Class_0_type: 0) [0x 03 5d b8 97 c2] 972-849-5073 AUTH_MODE: 0 MOB_TERM: 1 SLOT_CYCLE_INDEX: 2 MOB_P_REV: 1 EXT_SCM: 1 DualMode: 0 SLOTTED_MODE: 1 PowerClass: 0 REQUEST_MODE: CDMA only SPECIAL_SERVICE: 1 Service option: (6) Voice (13k) (0x8000) PM: 0 DIGIT_MODE: 0 MORE_FIELDS: 0 NUM_FIELDS: 11 Chari: 18008900829 NAR_AN_CAP: 0 BASE STATION ACKNOWLEDGMENT 17:48:53. 2005 RF100 v2.144 Access Channel: Origination ACK_SEQ: 7 MSG_SEQ: 6 ACK_REQ: 1 VALID_ACK: 0 ACK_TYPE: 0 MSID_TYPE: 3 ESN: [0x 00 06 98 24] MFR 0 Reserved 1 Serial Number 170020 IMSI: (Class: 0.71 February. ADD_RECORD_LEN: 5 FREQ_INCL: 1 GRANTED_MODE: 2 CODE_CHAN: 12 FRAME_OFFSET: 0 ENCRYPT_MODE: Encryption disabled BAND_CLASS: 1.Origination ORIGINATION MESSAGE The mobile sends an origination message on the access channel. Class_0_type: 0) [0x 03 5d b8 97 c2] 972-849-5073 ASSIGN_MODE: Traffic Channel Assignment. 7 .8 to 2. Class_0_type: 0) [0x 03 5d b8 97 c2] 972-849-5073 Base Station Acknowledgment Order CHANNEL ASSIGNMENT MESSAGE 17:48:54.367 Paging Channel: Channel Assignment ACK_SEQ: 6 MSG_SEQ: 1 ACK_REQ: 0 VALID_ACK: 1 MSID_TYPE: 2 IMSI: (Class: 0.0 GHz PCS band CDMA_FREQ: 425 The base station confirms that the origination message was received.0 (c) 2005 Scott Baxter .487 Paging Channel: Order ACK_SEQ: 6 MSG_SEQ: 0 ACK_REQ: 0 VALID_ACK: 1 MSID_TYPE: 2 IMSI: (Class: 0. The base station sends a Channel Assignment Message and the mobile goes to the traffic channel. 17:48:53.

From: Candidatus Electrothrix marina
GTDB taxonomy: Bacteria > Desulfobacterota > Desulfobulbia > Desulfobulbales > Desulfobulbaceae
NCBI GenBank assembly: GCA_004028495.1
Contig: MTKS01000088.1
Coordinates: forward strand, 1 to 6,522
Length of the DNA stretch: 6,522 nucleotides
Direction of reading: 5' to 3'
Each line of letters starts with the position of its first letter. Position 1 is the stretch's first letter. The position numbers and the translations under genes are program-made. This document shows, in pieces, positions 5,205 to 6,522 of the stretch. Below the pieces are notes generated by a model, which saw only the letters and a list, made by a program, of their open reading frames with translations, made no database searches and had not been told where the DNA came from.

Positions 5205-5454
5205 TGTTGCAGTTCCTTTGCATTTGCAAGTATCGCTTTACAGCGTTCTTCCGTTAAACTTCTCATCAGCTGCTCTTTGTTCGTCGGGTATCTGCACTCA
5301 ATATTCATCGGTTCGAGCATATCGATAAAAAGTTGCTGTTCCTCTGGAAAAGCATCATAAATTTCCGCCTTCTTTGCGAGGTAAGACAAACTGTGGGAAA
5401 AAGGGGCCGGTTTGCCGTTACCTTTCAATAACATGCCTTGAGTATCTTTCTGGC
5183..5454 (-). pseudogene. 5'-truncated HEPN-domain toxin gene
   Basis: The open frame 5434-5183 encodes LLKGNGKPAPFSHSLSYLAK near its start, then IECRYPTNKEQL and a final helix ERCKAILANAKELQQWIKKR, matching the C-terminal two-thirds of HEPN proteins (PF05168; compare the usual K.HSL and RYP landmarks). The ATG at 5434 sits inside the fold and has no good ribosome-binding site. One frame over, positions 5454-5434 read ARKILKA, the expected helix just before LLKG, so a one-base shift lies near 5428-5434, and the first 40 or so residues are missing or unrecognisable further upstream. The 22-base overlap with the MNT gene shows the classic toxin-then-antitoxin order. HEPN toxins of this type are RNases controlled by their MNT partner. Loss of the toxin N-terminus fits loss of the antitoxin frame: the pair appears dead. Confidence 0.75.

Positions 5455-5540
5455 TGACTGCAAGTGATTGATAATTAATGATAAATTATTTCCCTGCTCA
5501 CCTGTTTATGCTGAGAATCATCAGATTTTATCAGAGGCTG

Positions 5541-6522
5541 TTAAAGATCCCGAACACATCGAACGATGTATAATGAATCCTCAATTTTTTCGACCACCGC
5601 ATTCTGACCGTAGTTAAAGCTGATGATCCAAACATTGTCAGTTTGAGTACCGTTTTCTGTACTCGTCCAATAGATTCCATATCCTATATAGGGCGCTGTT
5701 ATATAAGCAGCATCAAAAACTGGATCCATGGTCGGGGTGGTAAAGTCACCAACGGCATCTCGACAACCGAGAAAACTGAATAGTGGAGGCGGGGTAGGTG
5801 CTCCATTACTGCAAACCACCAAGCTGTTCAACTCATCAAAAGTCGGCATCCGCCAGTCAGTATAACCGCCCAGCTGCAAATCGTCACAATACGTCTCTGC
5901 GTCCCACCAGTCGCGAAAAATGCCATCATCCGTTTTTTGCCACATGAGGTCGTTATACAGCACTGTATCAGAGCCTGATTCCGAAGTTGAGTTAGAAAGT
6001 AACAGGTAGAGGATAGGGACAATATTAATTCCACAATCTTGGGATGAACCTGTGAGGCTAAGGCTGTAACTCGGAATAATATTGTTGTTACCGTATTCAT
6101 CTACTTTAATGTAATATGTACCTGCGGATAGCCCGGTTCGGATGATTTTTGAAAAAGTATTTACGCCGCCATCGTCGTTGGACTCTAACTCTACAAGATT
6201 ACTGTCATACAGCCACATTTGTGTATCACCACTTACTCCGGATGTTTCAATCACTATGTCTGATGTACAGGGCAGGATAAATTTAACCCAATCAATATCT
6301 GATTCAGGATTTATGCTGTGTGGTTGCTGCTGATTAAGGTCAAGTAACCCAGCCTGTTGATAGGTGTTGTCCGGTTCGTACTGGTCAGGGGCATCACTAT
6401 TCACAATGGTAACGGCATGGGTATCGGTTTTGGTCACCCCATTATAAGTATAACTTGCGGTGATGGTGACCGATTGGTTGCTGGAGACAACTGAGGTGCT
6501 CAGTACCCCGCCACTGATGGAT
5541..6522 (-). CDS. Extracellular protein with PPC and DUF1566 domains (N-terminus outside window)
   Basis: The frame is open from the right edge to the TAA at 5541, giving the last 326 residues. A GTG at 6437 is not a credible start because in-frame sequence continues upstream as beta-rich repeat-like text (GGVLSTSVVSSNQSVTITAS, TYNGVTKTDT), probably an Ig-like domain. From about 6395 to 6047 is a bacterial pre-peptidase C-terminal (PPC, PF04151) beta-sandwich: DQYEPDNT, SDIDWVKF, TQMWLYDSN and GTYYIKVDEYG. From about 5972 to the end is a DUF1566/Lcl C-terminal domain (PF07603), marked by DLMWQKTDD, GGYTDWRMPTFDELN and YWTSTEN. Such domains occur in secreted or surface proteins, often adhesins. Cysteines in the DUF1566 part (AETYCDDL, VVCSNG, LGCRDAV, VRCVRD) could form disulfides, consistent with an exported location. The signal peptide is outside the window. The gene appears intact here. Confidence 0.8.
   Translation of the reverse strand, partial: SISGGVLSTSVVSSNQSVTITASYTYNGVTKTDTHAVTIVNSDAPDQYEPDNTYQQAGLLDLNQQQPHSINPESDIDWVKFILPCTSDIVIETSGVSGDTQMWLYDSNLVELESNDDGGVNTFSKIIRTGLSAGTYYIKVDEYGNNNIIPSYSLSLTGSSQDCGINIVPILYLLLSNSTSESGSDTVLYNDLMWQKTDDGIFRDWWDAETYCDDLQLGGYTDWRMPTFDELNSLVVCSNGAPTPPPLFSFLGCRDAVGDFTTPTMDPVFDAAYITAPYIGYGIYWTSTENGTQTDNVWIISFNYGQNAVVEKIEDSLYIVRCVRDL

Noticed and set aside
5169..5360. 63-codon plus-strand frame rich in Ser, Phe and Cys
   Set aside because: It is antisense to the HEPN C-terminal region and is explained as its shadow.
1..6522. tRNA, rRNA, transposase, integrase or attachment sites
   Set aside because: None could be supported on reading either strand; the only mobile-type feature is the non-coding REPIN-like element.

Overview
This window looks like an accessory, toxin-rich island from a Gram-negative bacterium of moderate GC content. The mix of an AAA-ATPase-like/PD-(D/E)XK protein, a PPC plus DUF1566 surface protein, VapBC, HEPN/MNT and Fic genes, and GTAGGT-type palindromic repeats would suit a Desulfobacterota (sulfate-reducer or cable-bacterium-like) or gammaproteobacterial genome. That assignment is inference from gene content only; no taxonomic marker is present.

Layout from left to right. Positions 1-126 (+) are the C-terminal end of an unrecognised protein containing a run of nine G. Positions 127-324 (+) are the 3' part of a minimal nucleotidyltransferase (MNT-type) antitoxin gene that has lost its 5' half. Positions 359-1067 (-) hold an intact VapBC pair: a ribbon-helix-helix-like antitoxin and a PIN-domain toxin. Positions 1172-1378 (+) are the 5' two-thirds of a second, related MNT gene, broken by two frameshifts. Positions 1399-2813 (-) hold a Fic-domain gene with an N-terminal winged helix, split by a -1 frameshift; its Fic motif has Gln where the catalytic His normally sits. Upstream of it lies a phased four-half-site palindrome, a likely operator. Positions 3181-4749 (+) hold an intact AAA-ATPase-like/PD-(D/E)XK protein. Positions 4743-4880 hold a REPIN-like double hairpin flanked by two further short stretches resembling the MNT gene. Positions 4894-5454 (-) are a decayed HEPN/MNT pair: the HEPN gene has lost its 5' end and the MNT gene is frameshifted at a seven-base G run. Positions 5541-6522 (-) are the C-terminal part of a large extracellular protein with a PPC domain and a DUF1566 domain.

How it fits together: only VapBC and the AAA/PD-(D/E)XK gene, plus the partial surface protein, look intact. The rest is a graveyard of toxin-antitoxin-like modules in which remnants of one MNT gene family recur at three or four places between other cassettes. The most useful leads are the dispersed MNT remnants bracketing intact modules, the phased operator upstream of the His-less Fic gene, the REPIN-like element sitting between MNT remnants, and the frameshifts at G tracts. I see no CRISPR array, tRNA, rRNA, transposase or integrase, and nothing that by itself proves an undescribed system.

Traffic Channel Confirmation The mobile sees at least two good blank frames in a row on the forward channel. Everybody is ready! February.using the assigned Walsh code.757 Forward Traffic Channel: Order ACK_SEQ: 7 MSG_SEQ: 0 ACK_REQ: 1 ENCRYPTION: 0 USE_TIME: 0 ACTION_TIME: 0 Base Station Acknowledgment Order The base station acknowledges receiving the mobile’s preamble.0 (c) 2005 Scott Baxter 7 . It sends a preamble of two blank frames of its own on the reverse traffic channel. and concludes this is the right traffic channel.72 . BASE STATION ACKNOWLEDGMENT 17:48:54. The mobile station acknowledges the base station’s acknowledgment. MOBILE STATION ACKNOWLEDGMENT 17:48:54.835 Reverse Traffic Channel: Order ACK_SEQ: 0 MSG_SEQ: 0 ACK_REQ: 0 ENCRYPTION: 0 Mobile Station Acknowledgment Order The base station is already sending blank frames on the forward channel. 2005 RF100 v2.

73 .098 Forward Traffic Channel: Service Connect ACK_SEQ: 7 MSG_SEQ: 1 ACK_REQ: 1 ENCRYPTION: 0 USE_TIME: 0 ACTION_TIME: 0 SERV_CON_SEQ: 0 Service Configuration Supported Transmission: Forward Traffic Channel Rate (Set 2): 14400. SERV_CON_SEQ: 0 BASE STATION ACKNOWLEDGMENT 17:48:55. Up until now. 17:48:55. 2005 RF100 v2. this was an access attempt. 7200.0 (c) 2005 Scott Baxter 7 . 3600. The base station agrees. ENCRYPTION: 0.779 Forward Traffic Channel: Order ACK_SEQ: 0 MSG_SEQ: 0 ACK_REQ: 0 ENCRYPTION: 0 USE_TIME: 0 ACTION_TIME: 0 Base Station Acknowledgment Order The mobile agrees and says its ready to play. MSG_SEQ: 0. ACK_REQ: 1. 1800 bps Reverse Traffic Channel Rate (Set 2): 14400.Service Negotiation and Connect Complete SERVICE CONNECT MESSAGE 17:48:55.137 Reverse Traffic Channel: Service Connect Completion ACK_SEQ: 1. SERVICE CONNECT COMPLETE is a major milestone in call processing. 7200. Now it is officially a call. 3600. Now the switch completes the audio circuit and the two callers can talk! February. SERVICE CONNECT COMPLETE MSG. 1800 bps Service option: (6) Voice (13k) (0x8000) Forward Traffic Channel: Primary Traffic Reverse Traffic Channel: Primary Traffic Now that the traffic channel is working in both directions. the base station proposes that the requested call actually begin.